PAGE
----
"Sarsfield is short, though you wouldn’t notice at a distance. He has long, slim features and talks with well-articulated confidence. He’s thin, dresses in black, and wears a sinister smile. He looks like a poet." — Mosaic Collective
I’m really happy for my friends at Tumblr. You’ve made an amazing platform that has made it easy for me to express myself and find cool people, I am grateful. As always I am excited to see what’s coming next. Thanks for letting me use your office as my place to pee in NYC.
I’m with William. David, Peter, Dominic— everybody at tumble. Congratulations!
Meili & Peter & Gunther Vogt - Park Hyatt Hotel, Zurich 2008. A series of large, marble blocks sit in a grid like formation that references the building facade. Subtle convex and concave shifts in the surface of each individual piece ensures that the frequent rain-water evaporates in specific ways, creating a constantly changing hue and reflective pattern in the courtyard. An adjacent courtyard accomplishes a similar effect with plantings. Via, photos (C) Georg Aerni.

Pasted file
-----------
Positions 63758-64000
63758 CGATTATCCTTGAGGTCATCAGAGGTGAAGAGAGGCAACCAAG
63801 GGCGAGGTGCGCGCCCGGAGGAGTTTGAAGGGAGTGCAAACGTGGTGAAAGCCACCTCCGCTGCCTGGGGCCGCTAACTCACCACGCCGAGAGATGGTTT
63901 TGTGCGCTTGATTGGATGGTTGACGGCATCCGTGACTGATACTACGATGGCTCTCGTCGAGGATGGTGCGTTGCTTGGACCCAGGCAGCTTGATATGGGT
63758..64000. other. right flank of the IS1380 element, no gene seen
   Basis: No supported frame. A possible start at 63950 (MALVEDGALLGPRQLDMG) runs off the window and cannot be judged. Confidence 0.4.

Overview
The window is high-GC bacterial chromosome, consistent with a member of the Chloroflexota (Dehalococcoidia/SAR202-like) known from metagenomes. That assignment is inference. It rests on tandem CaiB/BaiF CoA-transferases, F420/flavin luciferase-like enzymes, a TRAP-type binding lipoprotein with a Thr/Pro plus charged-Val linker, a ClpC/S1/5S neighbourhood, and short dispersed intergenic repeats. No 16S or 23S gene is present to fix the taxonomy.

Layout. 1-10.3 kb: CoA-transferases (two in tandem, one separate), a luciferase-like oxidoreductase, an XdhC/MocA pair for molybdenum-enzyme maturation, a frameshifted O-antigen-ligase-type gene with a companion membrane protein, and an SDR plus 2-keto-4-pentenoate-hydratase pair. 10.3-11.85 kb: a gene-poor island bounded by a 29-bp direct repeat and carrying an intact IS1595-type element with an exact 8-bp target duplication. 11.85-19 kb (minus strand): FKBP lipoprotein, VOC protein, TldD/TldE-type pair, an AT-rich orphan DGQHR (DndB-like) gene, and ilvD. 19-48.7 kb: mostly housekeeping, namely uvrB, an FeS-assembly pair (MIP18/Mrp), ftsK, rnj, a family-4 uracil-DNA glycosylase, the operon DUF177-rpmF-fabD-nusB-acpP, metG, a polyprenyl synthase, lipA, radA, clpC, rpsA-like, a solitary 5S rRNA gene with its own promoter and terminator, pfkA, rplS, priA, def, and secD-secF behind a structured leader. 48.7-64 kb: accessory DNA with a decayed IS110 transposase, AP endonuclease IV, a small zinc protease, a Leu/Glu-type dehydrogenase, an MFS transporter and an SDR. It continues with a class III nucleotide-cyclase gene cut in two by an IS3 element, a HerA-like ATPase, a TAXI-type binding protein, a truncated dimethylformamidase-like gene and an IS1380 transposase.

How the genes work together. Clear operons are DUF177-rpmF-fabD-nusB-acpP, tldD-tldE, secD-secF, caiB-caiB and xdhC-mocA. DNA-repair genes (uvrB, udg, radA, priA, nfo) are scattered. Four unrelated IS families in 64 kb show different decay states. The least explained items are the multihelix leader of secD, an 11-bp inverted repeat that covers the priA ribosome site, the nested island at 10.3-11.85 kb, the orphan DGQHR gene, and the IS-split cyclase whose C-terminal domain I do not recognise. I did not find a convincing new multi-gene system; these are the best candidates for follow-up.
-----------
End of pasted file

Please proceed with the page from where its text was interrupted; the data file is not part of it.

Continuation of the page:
“The story of Jay DeFeo and The Rose is both a cautionary tale of obsession and an inspiring tale of determination and belief. She began working on The Rose in 1958. She was 29 years old and for the next eight years, she did little else but sit on a stool in her studio, smoking cigarettes, drinking brandy while she painted and scraped away at her vision.
First titled The Deathrose, then The White Rose and finally just The Rose, DeFeo only stopped working on the painting when an increase in rent forced her from her studio. By then it was 1966, her marriage was ending, she was in fragile physical and mental health, and The Rose had become too large to fit out the door.
At nearly 12 feet high and in places eight inches thick, The Rose was constructed from layer upon layer of built up and scraped away black and white paint. DeFeo added mica chips to the paint and so The Rose has its own interior light.”